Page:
So I've got 8GB of Patriot Viper DDR3-1333 gaming memory, which requires 1.7V. My motherboard (Intel DP45SG) defaults to 1.5V, but that's pretty common, so I figured I'd just set the timings and voltage manually in the BIOS.
BIG mistake -- apparently, the DP45SG is the most retarded motherboard in the United States when it comes to tweaking memory settings. It looks almost universal that people can't get a stable system with anything other than 1.5V memory, and for the ones who can, the board either slows down the RAM clock speed, or only stays stable with 4GB and not 8GB, etc., etc... Bottom line, the board seems like a POS that everyone has problems with (note: I don't mean "point of sale").
I'm looking for a new LGA775 board that has been tried and proven to work with other than 1.5V memory -- one that I know I can just go into the BIOS, set it to the right voltage and forget about it, and it's not going to start crashing out of the blue two weeks later, and it's not going to randomly reset to 1.5V on its own, and it's not going to go haywire because it thinks I'm trying to overclock it, and it's not going to turn into a turkey, or anything weird. Just a plain fricking board that's good for adjusting the settings with no surprises. Only other requirement is it also needs to have at least one PCIe 2.0 x16 slot to support my Radeon HD4870.
The ones I'm looking at so far (hoping to keep it in the $150 or lower range):
GIGABYTE GA-EP45T-UD3LR (top choice so far -- link)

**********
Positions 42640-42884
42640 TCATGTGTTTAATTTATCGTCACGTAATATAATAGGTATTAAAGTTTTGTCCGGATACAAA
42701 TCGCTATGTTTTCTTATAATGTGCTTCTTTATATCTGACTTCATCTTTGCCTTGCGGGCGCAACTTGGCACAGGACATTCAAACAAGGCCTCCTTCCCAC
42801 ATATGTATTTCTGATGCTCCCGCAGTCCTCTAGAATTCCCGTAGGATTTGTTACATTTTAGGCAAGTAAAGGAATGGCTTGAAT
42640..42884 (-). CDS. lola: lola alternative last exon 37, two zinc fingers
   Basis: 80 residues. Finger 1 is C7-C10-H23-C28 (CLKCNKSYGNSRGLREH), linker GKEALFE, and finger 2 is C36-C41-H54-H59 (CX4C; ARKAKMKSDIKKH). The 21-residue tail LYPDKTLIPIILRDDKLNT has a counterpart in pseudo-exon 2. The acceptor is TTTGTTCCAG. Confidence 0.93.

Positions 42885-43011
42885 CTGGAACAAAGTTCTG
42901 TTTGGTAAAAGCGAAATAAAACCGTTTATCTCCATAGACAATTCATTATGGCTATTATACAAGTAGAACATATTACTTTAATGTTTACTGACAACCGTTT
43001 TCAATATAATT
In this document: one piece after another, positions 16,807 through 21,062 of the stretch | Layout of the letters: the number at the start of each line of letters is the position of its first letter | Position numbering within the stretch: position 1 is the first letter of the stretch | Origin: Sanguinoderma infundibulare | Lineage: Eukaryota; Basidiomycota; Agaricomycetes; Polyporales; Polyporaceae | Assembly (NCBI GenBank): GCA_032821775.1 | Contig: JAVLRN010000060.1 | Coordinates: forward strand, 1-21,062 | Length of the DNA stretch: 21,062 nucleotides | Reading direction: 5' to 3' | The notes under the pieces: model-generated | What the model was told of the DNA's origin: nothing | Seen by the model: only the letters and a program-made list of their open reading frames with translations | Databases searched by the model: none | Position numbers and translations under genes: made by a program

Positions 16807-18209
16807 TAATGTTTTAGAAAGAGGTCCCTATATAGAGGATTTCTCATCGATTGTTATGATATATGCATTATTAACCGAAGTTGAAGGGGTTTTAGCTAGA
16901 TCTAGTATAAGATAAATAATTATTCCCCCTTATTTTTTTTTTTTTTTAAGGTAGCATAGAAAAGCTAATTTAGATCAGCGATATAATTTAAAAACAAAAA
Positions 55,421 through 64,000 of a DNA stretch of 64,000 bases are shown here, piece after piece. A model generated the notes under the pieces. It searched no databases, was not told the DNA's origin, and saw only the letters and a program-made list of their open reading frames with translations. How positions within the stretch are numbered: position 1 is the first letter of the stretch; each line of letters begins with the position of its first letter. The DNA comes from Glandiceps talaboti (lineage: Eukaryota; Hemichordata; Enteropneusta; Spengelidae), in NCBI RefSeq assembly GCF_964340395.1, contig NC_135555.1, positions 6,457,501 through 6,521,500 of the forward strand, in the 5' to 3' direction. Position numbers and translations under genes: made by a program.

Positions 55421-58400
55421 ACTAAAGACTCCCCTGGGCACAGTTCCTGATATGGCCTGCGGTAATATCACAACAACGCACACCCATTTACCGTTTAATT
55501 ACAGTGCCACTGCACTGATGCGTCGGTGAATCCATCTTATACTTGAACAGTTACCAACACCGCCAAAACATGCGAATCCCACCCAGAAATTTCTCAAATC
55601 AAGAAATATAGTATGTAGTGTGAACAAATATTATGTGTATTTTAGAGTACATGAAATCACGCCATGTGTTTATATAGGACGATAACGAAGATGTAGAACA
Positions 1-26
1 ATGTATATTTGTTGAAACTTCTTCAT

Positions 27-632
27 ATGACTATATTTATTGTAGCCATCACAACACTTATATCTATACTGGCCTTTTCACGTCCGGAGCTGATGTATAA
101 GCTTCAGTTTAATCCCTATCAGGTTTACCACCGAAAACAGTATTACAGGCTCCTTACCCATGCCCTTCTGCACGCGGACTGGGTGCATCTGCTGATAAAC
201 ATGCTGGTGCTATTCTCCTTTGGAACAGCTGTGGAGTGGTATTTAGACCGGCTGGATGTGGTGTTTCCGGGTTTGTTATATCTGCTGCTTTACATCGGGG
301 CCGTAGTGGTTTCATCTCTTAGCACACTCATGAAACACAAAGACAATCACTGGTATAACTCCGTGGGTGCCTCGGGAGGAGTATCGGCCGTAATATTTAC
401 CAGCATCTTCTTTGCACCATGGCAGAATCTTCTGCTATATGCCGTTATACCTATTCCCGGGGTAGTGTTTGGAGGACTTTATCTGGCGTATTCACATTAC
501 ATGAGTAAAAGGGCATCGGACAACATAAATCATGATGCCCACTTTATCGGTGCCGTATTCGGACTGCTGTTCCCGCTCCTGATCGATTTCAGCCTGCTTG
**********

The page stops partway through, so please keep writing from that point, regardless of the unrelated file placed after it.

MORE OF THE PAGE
ASRock P45X3 Deluxe (link)
DFI LANPARTY LT X48-T3RS (link)
Of course, I could always go to ASUS if I'm willing to shell out another $100 or so, but haven't decided if it's worth it. Any advice from someone with experience with this kind of thing?
I would go with the gigabyte or asrock. Either one should have some memory voltage adjustments. You can also download the board manual before ordering, which is always a good idea. The website may also tell you if your memory has been tested with the board.
Intel is working hard to enforce their rule against any i5/i7 memory running over 1.65V - that's why you won't see any new DDR3 RAM that uses more than that. They claim it's not good for the CPU.
Definitely read the manuals fully for any board you consider. Simply don't buy one that doesn't spell out the choices the DRAM Voltage setting will give you - you know now that being "able to adjust" the voltage isn't good enough. You want it to say something like "1.5V - 1.55V - .... 1.95V" in detail.
And if your RAM is speced at 1.7V for 1333 speed, with 4 sticks it'll need a bit more than that!
Yeah, I wasn't really thinking about higher-performance memory when I first built that system ... from what I've learned here and elsewhere in the intervening time, it seems like Intel makes good motherboards if you just want to use off-the-shelf parts and settings and leave it, but if you've got anything other than standard spec, you'd best go with something else.
Seems like no mobo manufacturer has tested my memory with its board -- probably just don't want to be on the hook if they make any guarantees. So that's no help.
I've also been looking at some ASUS boards -- talked to the memory mfr's tech support and that's what they recommended as one that consistently supports different voltages because they're built with overclocking in mind. Wish I could've gotten the Rampage Extreme but everyone is sold out (I think they discontinued it), so I'm looking at the P5Q3, which looks like it fits the bill...
I'd say most motherboard mfg'rs are going after the OC buyers the past few years. Gigabyte, Asus, MSI, and the others. Intel doesn't go after the consumer market much that I see, and business users don't OC.
I don't know much about Intel MB's, sorry. Might try posting in the Asus and Gigabyte forums here. And both websites have very good MB selection pages - just pick the socket and they'll show you their product lines. Gigabyte has an excellent comparison setup also.